Some of you will work with faculty as research assistants in the archive, in the lab or in the studio. You will become a part of our scholarly and creative endeavors. Still, you will know us best in our roles as teachers. Feminist scholar Adrienne Rich enjoined students to claim an education. Our accomplished and dedicated faculty will teach you the love of learning. But it is you who must claim this education. Our faculty will offer you a wide range of courses and teach you in diverse ways --
some of us use the Socratic method, others flip the classroom, still others see the classroom as hubs of innovation. Whatever our pedagogy we share a commitment to an immersive classroom experience. One that is above all inclusive and grounded in the principles of equity. We will teach you to follow your intellectual and creative passions; we will urge you to step outside your academic comfort zone; and we will help you discover new passions. I urge you to read the College's mission statement. Those are the principles which guide our faculty inside and outside the classroom.
But you will learn this and more from our faculty about our faculty from direct experience. Let me spell out briefly the other part of our faculty, the part that often remains hidden to our students. We are scholars. We are part of an intellectual community that is dedicated to understanding the world we inhabit,
to charting new pathways to a better, more just tomorrow, to discovering new knowledge. Regardless of our field and our areas of expertise, our faculty are each committed to cultivating a better world. We embark on our quest for knowledge in all of the different languages we teach here at the college. We conducted research here in Vermont and all over the world and beyond. We study galaxies and the everyday. We study the past and imagined futures. We write books, articles, produce art and films.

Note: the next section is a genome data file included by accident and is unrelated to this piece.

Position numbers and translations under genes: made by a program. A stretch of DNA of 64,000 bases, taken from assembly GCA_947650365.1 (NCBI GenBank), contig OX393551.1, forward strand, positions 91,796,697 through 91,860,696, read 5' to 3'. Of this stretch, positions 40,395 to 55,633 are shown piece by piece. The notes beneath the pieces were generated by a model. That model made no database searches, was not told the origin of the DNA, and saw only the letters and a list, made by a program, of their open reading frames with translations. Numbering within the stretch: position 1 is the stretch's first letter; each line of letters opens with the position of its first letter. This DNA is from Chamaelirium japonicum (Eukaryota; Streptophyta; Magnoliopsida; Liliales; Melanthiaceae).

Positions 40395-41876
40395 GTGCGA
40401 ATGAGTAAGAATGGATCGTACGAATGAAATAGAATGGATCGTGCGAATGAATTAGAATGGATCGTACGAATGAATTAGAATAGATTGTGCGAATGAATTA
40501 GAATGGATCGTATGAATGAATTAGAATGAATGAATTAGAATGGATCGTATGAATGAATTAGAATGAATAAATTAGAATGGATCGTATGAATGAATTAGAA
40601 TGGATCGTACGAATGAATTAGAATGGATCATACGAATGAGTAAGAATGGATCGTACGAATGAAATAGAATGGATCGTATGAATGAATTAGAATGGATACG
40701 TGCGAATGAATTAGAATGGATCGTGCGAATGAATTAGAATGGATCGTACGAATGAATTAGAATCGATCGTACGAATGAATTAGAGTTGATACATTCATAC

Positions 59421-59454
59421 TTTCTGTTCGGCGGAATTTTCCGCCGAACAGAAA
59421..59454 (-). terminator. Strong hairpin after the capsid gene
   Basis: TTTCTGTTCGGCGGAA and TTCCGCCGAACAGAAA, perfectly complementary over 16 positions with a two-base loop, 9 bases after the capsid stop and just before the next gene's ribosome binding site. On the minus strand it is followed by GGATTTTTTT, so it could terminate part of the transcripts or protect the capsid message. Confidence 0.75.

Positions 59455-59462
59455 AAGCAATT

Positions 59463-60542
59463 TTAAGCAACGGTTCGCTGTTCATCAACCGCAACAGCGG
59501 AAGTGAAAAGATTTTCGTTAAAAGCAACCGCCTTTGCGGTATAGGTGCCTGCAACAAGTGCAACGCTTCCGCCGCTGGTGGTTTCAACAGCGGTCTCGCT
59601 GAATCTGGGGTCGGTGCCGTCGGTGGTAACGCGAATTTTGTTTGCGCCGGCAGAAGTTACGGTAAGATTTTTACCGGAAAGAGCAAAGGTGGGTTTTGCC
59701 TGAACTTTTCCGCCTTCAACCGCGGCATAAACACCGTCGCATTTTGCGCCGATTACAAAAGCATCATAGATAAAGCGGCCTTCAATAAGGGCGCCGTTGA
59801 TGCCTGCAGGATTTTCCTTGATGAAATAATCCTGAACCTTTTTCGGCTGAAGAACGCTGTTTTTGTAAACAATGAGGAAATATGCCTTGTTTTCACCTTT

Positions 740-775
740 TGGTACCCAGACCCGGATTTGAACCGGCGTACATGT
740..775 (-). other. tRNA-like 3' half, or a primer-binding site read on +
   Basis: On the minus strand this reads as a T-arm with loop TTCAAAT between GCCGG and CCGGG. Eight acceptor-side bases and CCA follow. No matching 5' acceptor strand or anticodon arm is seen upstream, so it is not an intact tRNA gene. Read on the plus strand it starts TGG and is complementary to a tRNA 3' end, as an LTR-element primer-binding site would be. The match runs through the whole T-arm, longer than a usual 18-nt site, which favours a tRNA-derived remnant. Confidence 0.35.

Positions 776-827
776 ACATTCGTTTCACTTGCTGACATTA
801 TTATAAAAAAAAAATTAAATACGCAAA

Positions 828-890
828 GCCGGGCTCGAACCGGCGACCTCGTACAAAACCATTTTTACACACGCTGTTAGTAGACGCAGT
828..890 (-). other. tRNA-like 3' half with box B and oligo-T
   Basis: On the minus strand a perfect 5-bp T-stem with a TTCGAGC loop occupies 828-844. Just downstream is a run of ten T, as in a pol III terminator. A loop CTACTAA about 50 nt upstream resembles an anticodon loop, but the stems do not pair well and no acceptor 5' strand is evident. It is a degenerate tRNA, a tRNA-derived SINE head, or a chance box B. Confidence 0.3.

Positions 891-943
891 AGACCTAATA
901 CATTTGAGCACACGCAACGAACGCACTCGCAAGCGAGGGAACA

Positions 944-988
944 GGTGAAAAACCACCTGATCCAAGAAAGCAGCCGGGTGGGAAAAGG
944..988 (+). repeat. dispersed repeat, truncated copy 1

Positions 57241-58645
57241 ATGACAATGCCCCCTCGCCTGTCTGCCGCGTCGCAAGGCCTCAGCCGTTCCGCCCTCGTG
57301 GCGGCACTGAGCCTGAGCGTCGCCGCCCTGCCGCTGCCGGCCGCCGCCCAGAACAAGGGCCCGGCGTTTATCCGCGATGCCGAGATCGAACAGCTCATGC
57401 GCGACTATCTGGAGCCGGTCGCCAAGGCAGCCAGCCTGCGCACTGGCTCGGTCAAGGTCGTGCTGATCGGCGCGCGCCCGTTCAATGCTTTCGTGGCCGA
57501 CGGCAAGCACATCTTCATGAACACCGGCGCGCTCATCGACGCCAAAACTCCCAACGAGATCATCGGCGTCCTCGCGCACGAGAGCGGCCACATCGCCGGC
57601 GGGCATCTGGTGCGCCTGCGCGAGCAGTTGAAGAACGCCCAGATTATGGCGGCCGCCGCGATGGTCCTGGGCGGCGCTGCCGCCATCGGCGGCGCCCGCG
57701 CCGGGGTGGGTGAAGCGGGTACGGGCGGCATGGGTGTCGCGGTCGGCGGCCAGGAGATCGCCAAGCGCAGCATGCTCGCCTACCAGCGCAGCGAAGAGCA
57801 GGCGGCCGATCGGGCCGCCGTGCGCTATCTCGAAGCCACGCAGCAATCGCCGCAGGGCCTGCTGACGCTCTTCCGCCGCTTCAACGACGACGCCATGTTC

We create music. We write for our peers and for you. We also engage the world at large. As scholars, we are committed to a lifetime of learning. And so we are delighted to accompany you on your intellectual journey, on this first step towards leading consequential and creative lives. Whatever I've said here is an incomplete description of the breadth and depth of this indescribably committed, creative community of scholars.
We are passionate about education and knowledge production. We are here to share with you in your intellectual adventures. Get to know us individually, and join us in the joys of discovery, small and large. We hope, too, that you will revel in the transformative power of education.
Learn to transgress and to steward our resources. We, the faculty, will be your partners in your effort to seek an education that prepares you to engage the world, and to understand some of the world's most challenging problems. We will encourage, support, and share your efforts to find and develop your intellectual passions. We are ready to welcome you to our community in person and online.
Capturing a key feature of the moment, writer Arundhati Roy characterizes the pandemic as a portal, a gateway between one world and the next. We have the opportunity to imagine another world. Our faculty are ready to seize it, and I hope you are too. Welcome to Middlebury. Hello again. Upon your entry to Middlebury College, we wanted to find a way to have a sense of connection and belonging when we can't be together in person for such a thing as this convocation.